from the Oxford English Dictionary:
1. That tends or is intended to subvert a system, institution, or person; that seeks subversion; (now esp.) that seeks to destabilize or overthrow a political regime, esp. by covert means.
2. Originally Art and Literary Criticism. That challenges and undermines a conventional idea, form, genre, etc., esp. by using or presenting it in a new or unorthodox way.
From my art notebook in fall 2022, as I thought about the state of nursing today:
Interchangeable, replaceable. Plan and act as if the supply is endless.
Pay for the bed. The nurse is free.
MDs burn out and write best selling memoirs. Nurses burn out and leave.
Invisible/visible. Silence to voice.
Parallels between Hurricane Katrina and COVID–Nursing is the Lower 9th Ward.
Waves…1st, 2nd, 3rd of feminism. 1st, 2nd, 3rd of disasters…Man-made Natural Disasters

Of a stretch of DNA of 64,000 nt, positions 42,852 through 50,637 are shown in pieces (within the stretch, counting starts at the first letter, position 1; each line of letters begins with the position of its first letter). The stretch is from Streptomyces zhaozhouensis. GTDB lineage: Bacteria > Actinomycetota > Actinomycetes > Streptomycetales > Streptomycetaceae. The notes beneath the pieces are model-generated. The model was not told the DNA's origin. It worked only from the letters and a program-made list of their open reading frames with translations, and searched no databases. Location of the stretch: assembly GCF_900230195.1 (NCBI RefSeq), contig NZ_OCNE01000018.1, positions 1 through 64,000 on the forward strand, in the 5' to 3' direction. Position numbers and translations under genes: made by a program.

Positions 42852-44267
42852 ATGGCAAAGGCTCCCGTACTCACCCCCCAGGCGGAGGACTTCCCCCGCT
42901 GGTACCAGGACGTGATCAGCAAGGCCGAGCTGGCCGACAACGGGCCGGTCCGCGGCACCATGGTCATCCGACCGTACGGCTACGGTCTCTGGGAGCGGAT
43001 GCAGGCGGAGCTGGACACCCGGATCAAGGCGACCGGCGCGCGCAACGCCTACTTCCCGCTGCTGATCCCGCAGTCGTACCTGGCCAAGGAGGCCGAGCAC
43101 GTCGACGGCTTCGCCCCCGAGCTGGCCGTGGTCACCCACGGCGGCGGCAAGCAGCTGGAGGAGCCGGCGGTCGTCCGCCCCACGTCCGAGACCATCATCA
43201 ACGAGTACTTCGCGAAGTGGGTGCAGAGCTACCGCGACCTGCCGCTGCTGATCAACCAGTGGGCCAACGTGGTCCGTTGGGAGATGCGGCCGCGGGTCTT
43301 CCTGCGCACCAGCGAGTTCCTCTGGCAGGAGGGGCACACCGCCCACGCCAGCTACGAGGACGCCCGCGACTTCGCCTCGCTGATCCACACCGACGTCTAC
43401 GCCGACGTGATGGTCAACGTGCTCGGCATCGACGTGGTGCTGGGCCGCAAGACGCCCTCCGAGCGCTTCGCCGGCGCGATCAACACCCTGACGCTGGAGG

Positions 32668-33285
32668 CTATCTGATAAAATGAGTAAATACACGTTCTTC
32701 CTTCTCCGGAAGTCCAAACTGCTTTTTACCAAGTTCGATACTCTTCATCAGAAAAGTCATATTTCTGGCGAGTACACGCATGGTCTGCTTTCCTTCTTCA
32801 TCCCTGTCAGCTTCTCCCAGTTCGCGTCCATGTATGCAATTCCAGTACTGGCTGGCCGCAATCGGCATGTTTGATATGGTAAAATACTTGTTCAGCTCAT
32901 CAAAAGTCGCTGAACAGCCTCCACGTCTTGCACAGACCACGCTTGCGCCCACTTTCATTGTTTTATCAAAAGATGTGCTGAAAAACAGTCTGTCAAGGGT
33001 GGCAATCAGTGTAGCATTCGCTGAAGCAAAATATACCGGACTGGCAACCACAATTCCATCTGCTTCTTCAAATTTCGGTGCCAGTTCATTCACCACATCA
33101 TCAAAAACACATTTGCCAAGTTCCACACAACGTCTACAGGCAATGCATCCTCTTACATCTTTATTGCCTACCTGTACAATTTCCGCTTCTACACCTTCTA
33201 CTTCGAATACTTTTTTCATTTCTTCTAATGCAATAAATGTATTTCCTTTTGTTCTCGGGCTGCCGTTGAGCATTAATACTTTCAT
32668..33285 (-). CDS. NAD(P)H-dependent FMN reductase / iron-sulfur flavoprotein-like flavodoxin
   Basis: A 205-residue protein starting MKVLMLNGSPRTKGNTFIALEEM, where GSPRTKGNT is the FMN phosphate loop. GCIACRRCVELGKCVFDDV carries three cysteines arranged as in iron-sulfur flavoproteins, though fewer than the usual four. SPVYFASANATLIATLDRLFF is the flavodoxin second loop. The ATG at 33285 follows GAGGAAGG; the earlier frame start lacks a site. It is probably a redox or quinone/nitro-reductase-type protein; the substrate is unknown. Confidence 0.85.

Themes are working their way into my art work now. Intersectionality, for sure. More and more, too, I am noticing how pleasant it is to be subversive. The Subversive Stitch by Rozsika Parker and Fray by Julia Bryan-Wilson are in my hands at some point every day. I identify with the artists they share with readers. They have helped me think about the changes that are necessary and possible in nurses’ work, with a little subversive action, a little good trouble.
I meet with my advisor frequently. He helped me place frames around the images that have been free-floating for decades. He uses dialogue to hold me accountable for putting my fledgling vision into words. As people look at my work I want them to witness the anger and despair I feel about the state of healthcare as it exists today. I want them to appreciate the fear and guilt I experience when students ask me for advice about their future workplaces.
Begone angel, heart, and saint iconography. Be gone. I’m not doing this work so viewers can empathize. I’m doing it to make good trouble with the tools I have: subversive stitches.